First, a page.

We needed each other and we still do. The idea that Nationalism will extract Scotland from the United Kingdom and then create a Scandinavian-style nirvana combined with a low-taxation Irish Republic is for the kindergarten. And it ignores the political impact on people of the same classes and interests – including millions who think of themselves as Scottish in whole or part – in the rest of the UK.
The glib tongues of Nationalism now ask us to take for granted the great advances which were struggled for and won together in the UK – the National Health Service, the welfare state, education, the rights of working people. And they conveniently forget that, on the rare occasions when Scottish Nationalists might have had relevance to any progressive cause, their performance was less than glorious – remember their heroic abstention on the introduction of a national minimum wage.
People have lived through Conservative governments before and they will survive this one. Then, just as in every other part of Britain, most will sensibly conclude that the way to change the policies is to change the government, not change the constitution. They are two distinct decisions and if the master plan of the separatist campaign is to conflate them into one, then, ever anxious to help, I recommend an early return to the drawing-board.
I noticed one Nationalist cheer-leader crowing that “the SNP only needs to win once” at which point “independence means whatever Alex Salmond says it means”. That was probably intended as reassurance for the fundamentalists who might be growing concerned about all this “we will still be British” rubbish of very recent invention. For the rest of us, it is another strategic warning well worth noting.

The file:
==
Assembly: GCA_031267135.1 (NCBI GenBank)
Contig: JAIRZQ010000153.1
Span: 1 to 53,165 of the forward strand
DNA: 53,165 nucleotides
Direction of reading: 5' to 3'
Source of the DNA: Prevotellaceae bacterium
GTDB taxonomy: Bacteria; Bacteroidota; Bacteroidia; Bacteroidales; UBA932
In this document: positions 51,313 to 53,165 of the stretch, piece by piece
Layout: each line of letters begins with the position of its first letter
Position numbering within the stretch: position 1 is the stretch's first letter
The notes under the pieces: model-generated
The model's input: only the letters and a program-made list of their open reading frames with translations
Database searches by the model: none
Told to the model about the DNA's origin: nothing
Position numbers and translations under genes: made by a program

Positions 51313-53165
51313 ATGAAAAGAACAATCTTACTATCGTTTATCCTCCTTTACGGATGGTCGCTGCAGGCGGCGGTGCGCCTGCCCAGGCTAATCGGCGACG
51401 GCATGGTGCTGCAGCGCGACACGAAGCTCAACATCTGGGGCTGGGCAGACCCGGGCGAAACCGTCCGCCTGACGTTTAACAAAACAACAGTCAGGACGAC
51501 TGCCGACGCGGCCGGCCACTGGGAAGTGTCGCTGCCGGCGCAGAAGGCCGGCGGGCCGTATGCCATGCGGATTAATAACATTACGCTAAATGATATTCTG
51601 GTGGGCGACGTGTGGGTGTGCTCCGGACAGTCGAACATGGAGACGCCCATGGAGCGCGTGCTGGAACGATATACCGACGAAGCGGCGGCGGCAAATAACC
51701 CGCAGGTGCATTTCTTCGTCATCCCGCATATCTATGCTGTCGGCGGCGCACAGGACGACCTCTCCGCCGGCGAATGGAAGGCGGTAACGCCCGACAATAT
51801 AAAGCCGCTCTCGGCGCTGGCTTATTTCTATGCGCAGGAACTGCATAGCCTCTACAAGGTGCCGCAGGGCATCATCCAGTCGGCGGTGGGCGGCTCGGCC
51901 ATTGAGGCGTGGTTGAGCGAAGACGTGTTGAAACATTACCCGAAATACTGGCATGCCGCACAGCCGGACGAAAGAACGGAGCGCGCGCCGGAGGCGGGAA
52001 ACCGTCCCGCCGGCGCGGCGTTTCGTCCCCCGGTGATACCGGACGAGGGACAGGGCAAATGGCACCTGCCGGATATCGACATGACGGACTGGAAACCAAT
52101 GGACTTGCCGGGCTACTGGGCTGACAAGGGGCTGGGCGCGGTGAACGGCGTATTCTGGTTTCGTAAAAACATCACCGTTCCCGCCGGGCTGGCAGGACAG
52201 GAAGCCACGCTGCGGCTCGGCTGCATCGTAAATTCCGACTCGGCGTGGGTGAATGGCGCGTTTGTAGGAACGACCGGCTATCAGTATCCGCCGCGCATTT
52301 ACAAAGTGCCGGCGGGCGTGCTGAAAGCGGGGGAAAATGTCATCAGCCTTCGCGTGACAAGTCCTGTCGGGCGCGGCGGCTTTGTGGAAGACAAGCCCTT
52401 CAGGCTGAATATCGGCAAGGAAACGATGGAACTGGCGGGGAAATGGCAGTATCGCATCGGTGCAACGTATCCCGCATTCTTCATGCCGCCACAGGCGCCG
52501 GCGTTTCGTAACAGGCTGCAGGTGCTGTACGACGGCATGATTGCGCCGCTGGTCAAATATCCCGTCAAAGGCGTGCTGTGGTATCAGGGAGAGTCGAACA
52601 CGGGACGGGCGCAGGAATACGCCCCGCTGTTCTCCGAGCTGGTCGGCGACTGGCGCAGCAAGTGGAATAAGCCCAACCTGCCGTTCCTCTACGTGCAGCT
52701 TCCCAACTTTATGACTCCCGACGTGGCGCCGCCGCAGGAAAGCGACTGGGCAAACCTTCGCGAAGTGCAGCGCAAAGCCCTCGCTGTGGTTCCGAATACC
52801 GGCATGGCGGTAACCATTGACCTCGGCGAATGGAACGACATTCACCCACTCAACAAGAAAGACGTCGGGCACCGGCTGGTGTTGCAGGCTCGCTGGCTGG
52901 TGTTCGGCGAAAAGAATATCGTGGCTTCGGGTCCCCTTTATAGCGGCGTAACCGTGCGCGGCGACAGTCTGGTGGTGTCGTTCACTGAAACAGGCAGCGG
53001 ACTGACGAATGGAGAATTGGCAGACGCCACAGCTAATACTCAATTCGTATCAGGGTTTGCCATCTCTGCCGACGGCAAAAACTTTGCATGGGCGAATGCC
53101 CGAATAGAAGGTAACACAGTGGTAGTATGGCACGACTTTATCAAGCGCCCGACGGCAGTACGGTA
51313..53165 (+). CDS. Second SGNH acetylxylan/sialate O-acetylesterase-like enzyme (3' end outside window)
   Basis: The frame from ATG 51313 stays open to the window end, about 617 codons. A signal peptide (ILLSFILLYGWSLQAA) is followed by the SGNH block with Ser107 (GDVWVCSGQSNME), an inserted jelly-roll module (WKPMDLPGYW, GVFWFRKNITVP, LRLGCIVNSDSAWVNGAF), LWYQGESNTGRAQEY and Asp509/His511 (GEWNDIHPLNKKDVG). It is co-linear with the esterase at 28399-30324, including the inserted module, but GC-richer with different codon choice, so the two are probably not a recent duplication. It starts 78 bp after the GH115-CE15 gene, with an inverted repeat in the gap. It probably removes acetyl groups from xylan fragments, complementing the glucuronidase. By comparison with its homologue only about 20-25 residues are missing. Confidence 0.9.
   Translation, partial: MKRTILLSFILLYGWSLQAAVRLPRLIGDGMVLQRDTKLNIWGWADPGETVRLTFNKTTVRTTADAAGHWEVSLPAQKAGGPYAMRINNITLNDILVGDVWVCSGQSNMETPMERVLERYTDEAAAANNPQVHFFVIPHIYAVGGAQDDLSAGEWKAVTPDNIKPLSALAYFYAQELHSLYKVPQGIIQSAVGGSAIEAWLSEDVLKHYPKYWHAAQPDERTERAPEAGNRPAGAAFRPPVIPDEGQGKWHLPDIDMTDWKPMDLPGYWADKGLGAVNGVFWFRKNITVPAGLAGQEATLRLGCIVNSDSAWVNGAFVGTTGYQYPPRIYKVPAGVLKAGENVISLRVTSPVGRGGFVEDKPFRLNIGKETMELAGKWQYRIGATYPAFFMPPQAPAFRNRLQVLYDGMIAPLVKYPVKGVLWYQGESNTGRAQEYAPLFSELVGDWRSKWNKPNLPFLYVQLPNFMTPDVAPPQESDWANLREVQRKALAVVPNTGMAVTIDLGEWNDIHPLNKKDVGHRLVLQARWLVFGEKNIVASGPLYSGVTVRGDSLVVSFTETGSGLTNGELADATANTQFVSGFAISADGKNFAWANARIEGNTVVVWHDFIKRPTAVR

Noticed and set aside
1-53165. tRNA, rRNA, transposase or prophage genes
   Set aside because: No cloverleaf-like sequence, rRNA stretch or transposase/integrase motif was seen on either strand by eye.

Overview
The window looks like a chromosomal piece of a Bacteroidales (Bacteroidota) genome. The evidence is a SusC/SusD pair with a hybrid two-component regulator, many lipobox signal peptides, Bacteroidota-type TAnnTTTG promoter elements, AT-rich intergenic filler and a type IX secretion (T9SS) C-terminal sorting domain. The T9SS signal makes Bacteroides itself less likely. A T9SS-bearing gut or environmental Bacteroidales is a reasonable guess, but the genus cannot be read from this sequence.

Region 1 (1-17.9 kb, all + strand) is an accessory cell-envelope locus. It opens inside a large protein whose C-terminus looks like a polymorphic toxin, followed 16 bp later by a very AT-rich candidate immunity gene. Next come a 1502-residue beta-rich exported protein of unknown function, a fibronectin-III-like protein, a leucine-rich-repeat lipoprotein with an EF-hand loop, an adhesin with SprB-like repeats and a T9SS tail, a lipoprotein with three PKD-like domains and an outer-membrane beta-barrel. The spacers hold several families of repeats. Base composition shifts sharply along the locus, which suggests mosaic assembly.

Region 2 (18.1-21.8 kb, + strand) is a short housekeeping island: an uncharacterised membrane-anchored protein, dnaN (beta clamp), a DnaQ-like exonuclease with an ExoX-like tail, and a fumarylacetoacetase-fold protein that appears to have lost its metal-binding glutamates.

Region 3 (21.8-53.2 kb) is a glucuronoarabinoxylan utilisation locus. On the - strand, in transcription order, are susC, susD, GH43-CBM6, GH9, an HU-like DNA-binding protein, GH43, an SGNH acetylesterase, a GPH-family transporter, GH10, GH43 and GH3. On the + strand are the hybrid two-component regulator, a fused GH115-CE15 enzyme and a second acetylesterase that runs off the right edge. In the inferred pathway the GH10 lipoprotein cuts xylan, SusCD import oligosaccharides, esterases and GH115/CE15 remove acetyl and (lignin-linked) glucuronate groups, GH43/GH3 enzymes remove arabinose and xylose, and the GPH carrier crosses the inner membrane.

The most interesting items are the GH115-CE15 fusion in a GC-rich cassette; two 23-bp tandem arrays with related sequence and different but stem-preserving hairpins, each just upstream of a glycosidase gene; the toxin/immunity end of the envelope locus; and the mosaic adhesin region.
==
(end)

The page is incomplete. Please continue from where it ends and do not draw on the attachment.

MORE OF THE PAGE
To the Nationalists, there is only one finishing line that matters – and the end will justify their means in getting there first. At which point, the result would be irreversible. Be warned: “The SNP only needs to win once” is another good reason for the voters to distinguish between an election and a referendum, however much Mr Noon and his friends will try to persuade them differently.
Contrary to these peoples’ wishes, the “real question” will be the one that actually appears on the ballot paper and it will be about whether or not a majority of people in Scotland want to withdraw from the UK and establish a separate state. Mr Noon has performed a useful function by advising us that this is certainly not the primary question that his campaign wishes to address.
I have never doubted that devolution would lead inexorably to the event that is now set for the autumn of 2014 – a two-year delay that has no conceivable justification other than Salmond’s belief that playing it long must be to his advantage. So far, the opposite has appeared to be the case but we are only one-third of the way through the marathon and there will be many twists and turns along the route.
But on one point, I agree entirely with Mr Noon – no outcome should be regarded as a foregone conclusion. The Electoral Commission will need to do its job in order to ensure that the rules are fair. Each and every argument will have to be engaged in and won. The tragedy is that, for the next two years, so many other matters of far greater urgency and importance to people’s lives and prospects will be neglected or manipulated towards a single outcome.
Whatever else Scotland voted for, it was not for that.